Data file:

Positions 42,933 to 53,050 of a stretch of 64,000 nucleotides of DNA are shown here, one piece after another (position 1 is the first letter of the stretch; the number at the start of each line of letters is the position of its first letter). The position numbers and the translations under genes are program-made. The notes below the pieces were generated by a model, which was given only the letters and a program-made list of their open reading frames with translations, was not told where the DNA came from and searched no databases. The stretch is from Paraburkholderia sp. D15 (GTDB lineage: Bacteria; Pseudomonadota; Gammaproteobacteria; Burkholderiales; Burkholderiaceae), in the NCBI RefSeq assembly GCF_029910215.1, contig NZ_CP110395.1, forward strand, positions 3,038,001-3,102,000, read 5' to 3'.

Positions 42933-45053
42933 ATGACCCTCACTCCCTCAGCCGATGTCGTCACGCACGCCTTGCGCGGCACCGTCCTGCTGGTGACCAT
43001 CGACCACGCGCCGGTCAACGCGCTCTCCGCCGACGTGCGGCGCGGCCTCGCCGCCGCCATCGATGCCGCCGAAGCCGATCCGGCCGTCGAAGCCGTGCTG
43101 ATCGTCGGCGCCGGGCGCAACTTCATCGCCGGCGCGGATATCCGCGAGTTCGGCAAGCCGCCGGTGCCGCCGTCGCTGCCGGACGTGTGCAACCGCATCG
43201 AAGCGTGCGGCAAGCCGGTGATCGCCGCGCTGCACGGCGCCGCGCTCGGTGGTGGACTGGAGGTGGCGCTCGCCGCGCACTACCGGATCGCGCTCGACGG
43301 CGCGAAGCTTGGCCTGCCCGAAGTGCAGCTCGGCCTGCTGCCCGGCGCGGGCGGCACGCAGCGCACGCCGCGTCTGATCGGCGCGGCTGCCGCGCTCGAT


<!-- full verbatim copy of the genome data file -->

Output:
Positions 42,933 to 53,050 of a stretch of 64,000 nucleotides of DNA are shown here, one piece after another (position 1 is the first letter of the stretch; the number at the start of each line of letters is the position of its first letter). The position numbers and the translations under genes are program-made. The notes below the pieces were generated by a model, which was given only the letters and a program-made list of their open reading frames with translations, was not told where the DNA came from and searched no databases. The stretch is from Paraburkholderia sp. D15 (GTDB lineage: Bacteria; Pseudomonadota; Gammaproteobacteria; Burkholderiales; Burkholderiaceae), in the NCBI RefSeq assembly GCF_029910215.1, contig NZ_CP110395.1, forward strand, positions 3,038,001-3,102,000, read 5' to 3'.

Positions 42933-45053
42933 ATGACCCTCACTCCCTCAGCCGATGTCGTCACGCACGCCTTGCGCGGCACCGTCCTGCTGGTGACCAT
43001 CGACCACGCGCCGGTCAACGCGCTCTCCGCCGACGTGCGGCGCGGCCTCGCCGCCGCCATCGATGCCGCCGAAGCCGATCCGGCCGTCGAAGCCGTGCTG
43101 ATCGTCGGCGCCGGGCGCAACTTCATCGCCGGCGCGGATATCCGCGAGTTCGGCAAGCCGCCGGTGCCGCCGTCGCTGCCGGACGTGTGCAACCGCATCG
43201 AAGCGTGCGGCAAGCCGGTGATCGCCGCGCTGCACGGCGCCGCGCTCGGTGGTGGACTGGAGGTGGCGCTCGCCGCGCACTACCGGATCGCGCTCGACGG
43301 CGCGAAGCTTGGCCTGCCCGAAGTGCAGCTCGGCCTGCTGCCCGGCGCGGGCGGCACGCAGCGCACGCCGCGTCTGATCGGCGCGGCTGCCGCGCTCGAT